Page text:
Colleges are committed to the development of the work-based training route and in many cases provide or manage excellent learning and assessment opportunities in the workplace. However, there are many factors which cause trainees to leave their course early.
The business imperative only too often takes precedence over the day-release trainees' needs and they find themselves required to be at the workplace on the college day, thus missing their chance to complete their portfolios for their key skills qualification.
Failure to achieve this leads to failure to achieve the Modern Apprenticeship framework, although the student may have gained the relevant national vocational qualifications. Trainees have been required (although this is changing) to take tests to gain key skills qualifications at prescribed levels that may not be appropriate.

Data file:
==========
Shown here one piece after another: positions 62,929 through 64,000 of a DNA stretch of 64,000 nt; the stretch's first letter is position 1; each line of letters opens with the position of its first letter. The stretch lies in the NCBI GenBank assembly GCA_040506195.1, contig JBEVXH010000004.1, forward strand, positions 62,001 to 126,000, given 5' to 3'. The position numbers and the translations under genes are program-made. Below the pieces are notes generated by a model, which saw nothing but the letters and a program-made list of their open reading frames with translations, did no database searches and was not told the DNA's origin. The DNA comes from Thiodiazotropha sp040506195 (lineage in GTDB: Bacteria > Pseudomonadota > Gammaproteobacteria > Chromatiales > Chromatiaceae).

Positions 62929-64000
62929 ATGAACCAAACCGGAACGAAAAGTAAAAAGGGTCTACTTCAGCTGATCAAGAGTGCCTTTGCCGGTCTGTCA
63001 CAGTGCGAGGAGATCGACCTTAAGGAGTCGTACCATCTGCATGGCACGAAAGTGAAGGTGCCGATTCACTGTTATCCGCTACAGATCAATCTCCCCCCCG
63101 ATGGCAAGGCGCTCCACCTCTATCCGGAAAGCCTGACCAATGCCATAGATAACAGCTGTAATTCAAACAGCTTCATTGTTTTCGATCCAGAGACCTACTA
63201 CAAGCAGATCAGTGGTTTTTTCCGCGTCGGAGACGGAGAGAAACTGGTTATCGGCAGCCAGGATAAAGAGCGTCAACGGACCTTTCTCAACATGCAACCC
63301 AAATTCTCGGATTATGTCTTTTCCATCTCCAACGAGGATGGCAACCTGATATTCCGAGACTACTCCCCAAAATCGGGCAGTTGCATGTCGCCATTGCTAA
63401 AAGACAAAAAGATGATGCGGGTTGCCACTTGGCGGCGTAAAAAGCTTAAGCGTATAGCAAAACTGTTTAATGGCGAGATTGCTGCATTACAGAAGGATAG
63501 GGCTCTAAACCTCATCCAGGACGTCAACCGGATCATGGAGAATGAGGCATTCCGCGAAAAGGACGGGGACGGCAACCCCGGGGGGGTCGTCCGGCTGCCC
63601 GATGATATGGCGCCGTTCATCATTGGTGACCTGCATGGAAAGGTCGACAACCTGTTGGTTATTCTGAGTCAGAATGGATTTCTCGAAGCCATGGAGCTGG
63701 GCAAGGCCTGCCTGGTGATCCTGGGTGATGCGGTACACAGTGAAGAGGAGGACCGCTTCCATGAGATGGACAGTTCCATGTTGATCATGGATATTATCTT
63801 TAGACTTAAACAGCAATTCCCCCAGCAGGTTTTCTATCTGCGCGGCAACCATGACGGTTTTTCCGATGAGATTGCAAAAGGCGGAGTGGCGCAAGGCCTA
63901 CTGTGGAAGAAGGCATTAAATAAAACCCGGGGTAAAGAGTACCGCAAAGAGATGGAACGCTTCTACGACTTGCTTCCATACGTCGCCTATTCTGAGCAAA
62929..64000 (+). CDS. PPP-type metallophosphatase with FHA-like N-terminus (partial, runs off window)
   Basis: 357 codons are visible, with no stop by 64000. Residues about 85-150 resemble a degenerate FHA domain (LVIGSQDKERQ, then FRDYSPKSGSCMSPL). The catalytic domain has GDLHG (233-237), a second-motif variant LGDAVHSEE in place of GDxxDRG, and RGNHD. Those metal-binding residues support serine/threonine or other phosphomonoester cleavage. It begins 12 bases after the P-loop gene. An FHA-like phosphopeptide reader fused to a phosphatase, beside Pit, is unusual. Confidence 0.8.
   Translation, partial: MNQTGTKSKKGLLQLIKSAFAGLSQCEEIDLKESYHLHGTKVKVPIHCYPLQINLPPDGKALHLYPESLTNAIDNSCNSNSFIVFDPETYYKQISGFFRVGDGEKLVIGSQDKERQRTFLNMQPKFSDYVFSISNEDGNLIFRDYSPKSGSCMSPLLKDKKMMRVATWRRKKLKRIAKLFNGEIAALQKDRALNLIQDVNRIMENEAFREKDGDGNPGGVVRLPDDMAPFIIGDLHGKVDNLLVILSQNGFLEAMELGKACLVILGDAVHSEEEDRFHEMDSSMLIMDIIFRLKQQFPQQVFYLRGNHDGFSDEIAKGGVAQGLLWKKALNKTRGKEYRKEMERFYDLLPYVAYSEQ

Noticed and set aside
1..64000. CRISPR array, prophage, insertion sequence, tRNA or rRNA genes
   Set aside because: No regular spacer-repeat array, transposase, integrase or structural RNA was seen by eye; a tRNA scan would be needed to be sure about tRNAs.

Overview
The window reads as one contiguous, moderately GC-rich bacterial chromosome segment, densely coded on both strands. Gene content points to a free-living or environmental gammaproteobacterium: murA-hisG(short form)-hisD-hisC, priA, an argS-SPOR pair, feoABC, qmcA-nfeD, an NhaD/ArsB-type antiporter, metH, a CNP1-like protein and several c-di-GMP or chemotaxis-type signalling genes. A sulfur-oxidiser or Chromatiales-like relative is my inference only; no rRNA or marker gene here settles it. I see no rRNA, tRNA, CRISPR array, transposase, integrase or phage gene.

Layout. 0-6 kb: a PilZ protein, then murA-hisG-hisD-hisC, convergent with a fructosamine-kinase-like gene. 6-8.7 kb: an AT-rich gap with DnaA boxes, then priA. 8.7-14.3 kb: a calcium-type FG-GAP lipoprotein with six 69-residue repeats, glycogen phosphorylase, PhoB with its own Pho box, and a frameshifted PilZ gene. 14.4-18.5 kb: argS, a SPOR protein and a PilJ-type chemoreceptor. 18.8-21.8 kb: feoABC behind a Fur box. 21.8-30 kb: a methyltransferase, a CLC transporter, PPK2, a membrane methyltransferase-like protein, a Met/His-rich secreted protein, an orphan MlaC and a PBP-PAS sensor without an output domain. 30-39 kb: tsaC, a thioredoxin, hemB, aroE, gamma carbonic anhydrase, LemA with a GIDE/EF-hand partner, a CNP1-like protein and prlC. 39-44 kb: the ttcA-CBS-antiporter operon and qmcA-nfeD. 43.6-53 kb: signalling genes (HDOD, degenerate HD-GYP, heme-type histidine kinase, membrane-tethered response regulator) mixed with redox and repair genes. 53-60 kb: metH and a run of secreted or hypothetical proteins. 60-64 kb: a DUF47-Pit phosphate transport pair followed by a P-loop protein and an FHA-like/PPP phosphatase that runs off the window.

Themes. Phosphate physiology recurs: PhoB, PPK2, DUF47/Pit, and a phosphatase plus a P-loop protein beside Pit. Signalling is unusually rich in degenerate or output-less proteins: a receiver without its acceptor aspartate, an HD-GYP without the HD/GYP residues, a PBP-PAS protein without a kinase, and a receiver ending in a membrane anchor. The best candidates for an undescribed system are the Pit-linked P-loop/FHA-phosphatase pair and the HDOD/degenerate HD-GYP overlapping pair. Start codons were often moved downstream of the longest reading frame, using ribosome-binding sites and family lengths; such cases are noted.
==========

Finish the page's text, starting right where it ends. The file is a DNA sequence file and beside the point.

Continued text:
A trainee may also be poached by a company which then claims credit for the successful completion of their training. In other cases, the business where the trainee is placed closes down.
For full-time students, high-quality placements are notoriously difficult to find. And retention is hard when the young person sees this as an unpaid job in a firm which may just treat them as cheap labour.
The training record of this country is not a good one and this is undoubtedly reflected in the quality of work-based training in general. It is poorly funded and there are inadequate incentives for business and industry to give trainees the opportunities they need to gain their qualifications.
Colleges are only too aware of the deficiencies of a system which relies so heavily on collaboration and genuine commitment by the country's industrial and commercial sectors. They are making every effort to give the trainees in their care the opportunities they deserve.
Association of Colleges
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